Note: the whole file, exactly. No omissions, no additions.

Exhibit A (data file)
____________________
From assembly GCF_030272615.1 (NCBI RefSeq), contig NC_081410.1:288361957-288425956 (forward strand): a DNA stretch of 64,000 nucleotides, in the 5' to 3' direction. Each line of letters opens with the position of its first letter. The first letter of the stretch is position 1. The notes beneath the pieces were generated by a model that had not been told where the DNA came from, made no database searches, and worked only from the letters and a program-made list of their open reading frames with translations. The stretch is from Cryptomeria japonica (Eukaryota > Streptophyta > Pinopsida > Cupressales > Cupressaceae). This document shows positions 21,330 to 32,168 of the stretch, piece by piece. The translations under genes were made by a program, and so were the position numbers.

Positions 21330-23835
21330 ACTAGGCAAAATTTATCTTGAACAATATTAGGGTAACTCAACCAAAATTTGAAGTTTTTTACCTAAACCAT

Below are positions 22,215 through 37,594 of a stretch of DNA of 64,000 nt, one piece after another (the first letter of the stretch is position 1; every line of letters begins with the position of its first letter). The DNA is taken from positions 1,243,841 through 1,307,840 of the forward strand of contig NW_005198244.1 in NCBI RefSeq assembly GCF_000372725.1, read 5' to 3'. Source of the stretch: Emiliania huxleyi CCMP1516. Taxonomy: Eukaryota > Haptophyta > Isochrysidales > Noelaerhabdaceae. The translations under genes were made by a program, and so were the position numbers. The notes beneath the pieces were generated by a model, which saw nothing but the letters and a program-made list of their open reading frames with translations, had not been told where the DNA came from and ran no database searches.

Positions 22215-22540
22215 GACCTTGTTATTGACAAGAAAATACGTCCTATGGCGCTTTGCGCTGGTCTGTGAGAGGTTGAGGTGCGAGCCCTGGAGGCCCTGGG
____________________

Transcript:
From assembly GCF_030272615.1 (NCBI RefSeq), contig NC_081410.1:288361957-288425956 (forward strand): a DNA stretch of 64,000 nucleotides, in the 5' to 3' direction. Each line of letters opens with the position of its first letter. The first letter of the stretch is position 1. The notes beneath the pieces were generated by a model that had not been told where the DNA came from, made no database searches, and worked only from the letters and a program-made list of their open reading frames with translations. The stretch is from Cryptomeria japonica (Eukaryota > Streptophyta > Pinopsida > Cupressales > Cupressaceae). This document shows positions 21,330 to 32,168 of the stretch, piece by piece. The translations under genes were made by a program, and so were the position numbers.

Positions 21330-23835
21330 ACTAGGCAAAATTTATCTTGAACAATATTAGGGTAACTCAACCAAAATTTGAAGTTTTTTACCTAAACCAT

Below are positions 22,215 through 37,594 of a stretch of DNA of 64,000 nt, one piece after another (the first letter of the stretch is position 1; every line of letters begins with the position of its first letter). The DNA is taken from positions 1,243,841 through 1,307,840 of the forward strand of contig NW_005198244.1 in NCBI RefSeq assembly GCF_000372725.1, read 5' to 3'. Source of the stretch: Emiliania huxleyi CCMP1516. Taxonomy: Eukaryota > Haptophyta > Isochrysidales > Noelaerhabdaceae. The translations under genes were made by a program, and so were the position numbers. The notes beneath the pieces were generated by a model, which saw nothing but the letters and a program-made list of their open reading frames with translations, had not been told where the DNA came from and ran no database searches.

Positions 22215-22540
22215 GACCTTGTTATTGACAAGAAAATACGTCCTATGGCGCTTTGCGCTGGTCTGTGAGAGGTTGAGGTGCGAGCCCTGGAGGCCCTGGG